Tuesday, July 25, 2017
Satellite Phones
A satellite telephone, satellite phone, or satphone is a type of mobile phone that connects to orbiting satellites instead of terrestrial cell sites. They provide similar functionality to terrestrial mobile telephones; voice, short messaging service and low-bandwidth internet access are supported through most systems.Depending on the architecture of a particular system, coverage may include the entire Earth, or only specific regions.The mobile equipment, also known as a terminal, varies widely. Early satellite phone handsets had a size and weight comparable to that of a late-1980s or early-1990s mobile phone, but usually with a large retractable antenna. More recent satellite phones are similar in size to a regular mobile phone while some prototype satellite phones have no distinguishable difference from an ordinary smartphone.[1][2] Satphones are popular on expeditions into remote areas where terrestrial cellular service is unavailable.A fixed installation, such as one used aboard a ship, may include large, rugged, rack-mounted electronics, and a steerable microwave antenna on the mast that automatically tracks the overhead satellites. Smaller installations using VoIP over a two-way satellite broadband service such as BGAN or VSAT bring the costs within the reach of leisure vessel owners. Internet service satellite phones have notoriously poor reception indoors, though it may be possible to get a consistent signal near a window or in the top floor of a building if the roof is sufficiently thin. The phones have connectors for external antennas that are often installed in vehicles and buildings. The systems also allow for the use of repeaters, much like terrestrial mobile phone systems.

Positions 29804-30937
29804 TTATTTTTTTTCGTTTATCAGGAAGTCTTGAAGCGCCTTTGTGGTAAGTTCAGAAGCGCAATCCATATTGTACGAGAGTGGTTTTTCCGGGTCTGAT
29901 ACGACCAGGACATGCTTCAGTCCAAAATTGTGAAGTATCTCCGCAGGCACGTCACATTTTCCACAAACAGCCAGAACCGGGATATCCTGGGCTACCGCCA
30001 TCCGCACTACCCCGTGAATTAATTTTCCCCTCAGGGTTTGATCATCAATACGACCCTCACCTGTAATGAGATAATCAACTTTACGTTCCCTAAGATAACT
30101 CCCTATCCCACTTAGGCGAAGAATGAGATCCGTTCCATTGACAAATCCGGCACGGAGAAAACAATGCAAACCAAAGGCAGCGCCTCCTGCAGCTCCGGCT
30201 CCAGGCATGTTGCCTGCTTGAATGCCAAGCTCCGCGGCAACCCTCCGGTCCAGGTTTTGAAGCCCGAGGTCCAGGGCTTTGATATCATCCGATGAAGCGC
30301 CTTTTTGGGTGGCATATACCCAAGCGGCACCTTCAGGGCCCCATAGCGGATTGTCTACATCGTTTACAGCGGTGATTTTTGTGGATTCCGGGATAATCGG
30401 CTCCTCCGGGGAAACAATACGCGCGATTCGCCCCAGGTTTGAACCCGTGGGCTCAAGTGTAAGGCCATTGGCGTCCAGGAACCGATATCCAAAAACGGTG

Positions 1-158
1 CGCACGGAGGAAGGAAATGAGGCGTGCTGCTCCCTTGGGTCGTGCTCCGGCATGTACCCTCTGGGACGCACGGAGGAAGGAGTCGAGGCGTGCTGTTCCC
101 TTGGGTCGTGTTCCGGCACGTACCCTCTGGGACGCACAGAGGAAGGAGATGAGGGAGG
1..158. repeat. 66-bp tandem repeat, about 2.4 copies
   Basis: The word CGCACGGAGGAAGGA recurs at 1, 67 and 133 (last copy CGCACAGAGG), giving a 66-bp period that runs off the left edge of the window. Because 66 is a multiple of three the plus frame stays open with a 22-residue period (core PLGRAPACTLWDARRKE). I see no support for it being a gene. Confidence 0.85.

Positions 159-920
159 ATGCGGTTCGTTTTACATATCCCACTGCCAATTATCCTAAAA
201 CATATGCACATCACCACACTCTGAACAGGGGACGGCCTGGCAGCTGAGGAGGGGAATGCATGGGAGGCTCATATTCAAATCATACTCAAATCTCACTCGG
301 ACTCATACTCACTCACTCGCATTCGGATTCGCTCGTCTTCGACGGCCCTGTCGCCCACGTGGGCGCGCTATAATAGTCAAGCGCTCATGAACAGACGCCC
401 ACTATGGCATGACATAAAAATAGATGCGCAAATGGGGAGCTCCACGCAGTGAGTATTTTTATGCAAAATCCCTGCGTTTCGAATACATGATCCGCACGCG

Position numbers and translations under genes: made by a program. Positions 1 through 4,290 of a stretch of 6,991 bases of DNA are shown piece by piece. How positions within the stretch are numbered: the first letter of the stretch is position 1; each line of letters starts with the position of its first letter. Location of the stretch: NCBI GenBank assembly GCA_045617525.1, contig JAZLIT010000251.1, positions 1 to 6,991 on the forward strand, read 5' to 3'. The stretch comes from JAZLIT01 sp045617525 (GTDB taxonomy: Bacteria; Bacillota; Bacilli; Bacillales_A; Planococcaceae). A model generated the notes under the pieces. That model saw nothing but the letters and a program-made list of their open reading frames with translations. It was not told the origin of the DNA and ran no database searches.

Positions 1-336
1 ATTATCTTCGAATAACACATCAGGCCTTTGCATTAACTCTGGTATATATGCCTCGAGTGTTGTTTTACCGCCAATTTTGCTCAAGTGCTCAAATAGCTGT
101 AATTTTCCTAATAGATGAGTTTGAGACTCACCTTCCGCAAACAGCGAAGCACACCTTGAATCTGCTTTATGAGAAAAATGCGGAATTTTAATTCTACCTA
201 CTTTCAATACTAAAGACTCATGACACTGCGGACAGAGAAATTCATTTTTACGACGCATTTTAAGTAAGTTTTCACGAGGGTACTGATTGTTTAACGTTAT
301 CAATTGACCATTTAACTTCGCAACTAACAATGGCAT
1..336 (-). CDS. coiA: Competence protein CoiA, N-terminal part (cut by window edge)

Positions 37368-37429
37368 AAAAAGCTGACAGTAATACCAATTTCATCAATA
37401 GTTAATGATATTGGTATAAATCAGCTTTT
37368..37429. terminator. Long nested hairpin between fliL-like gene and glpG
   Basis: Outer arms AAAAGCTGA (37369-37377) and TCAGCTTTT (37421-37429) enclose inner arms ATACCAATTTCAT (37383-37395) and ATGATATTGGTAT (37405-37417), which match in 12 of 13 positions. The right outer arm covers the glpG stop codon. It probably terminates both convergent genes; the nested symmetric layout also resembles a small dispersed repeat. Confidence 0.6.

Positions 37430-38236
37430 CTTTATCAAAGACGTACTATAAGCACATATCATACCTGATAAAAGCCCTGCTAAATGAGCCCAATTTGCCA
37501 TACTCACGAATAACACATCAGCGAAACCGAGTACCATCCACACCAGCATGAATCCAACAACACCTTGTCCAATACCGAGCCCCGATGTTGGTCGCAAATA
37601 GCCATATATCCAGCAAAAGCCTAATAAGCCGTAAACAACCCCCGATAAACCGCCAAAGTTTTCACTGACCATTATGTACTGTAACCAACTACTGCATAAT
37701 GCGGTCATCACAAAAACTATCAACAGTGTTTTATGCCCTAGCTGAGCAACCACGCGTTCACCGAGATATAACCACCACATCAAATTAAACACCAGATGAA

While it is possible to obtain used handsets for the Thuraya, Iridium, and Globalstar networks for approximately US$200, the newest handsets are quite expensive. The Iridium 9505A, released in 2001, sold in March 2010 for over $1,000 USD new.[13][14][15] Since satellite phones are purpose-built for one particular network and cannot be switched to other networks, the price of handsets varies with network performance. If a satellite phone provider encounters trouble with its network, handset prices will fall, then increase once new satellites are launched. Similarly, handset prices will increase when calling rates are reduced.Among the most expensive satellite phones are BGAN terminals, often costing several thousand US dollars.[16] These phones provide broadband Internet and voice communications. Satellite phones are sometimes subsidised by the provider if one signs a post-paid contract but subsidies are usually only a few hundred US dollars or less. Inmarsat has also introduced a new handheld satellite June-2010 called IsatPhone Pro. It is the least expensive handset and service to date. [2]Since most satellite phones are built under license or the manufacturing of handsets is contracted out to OEMs, operators have a large influence over the selling price. Satellite networks operate under proprietary closed standards, making it difficult for manufacturers to independently make handsets.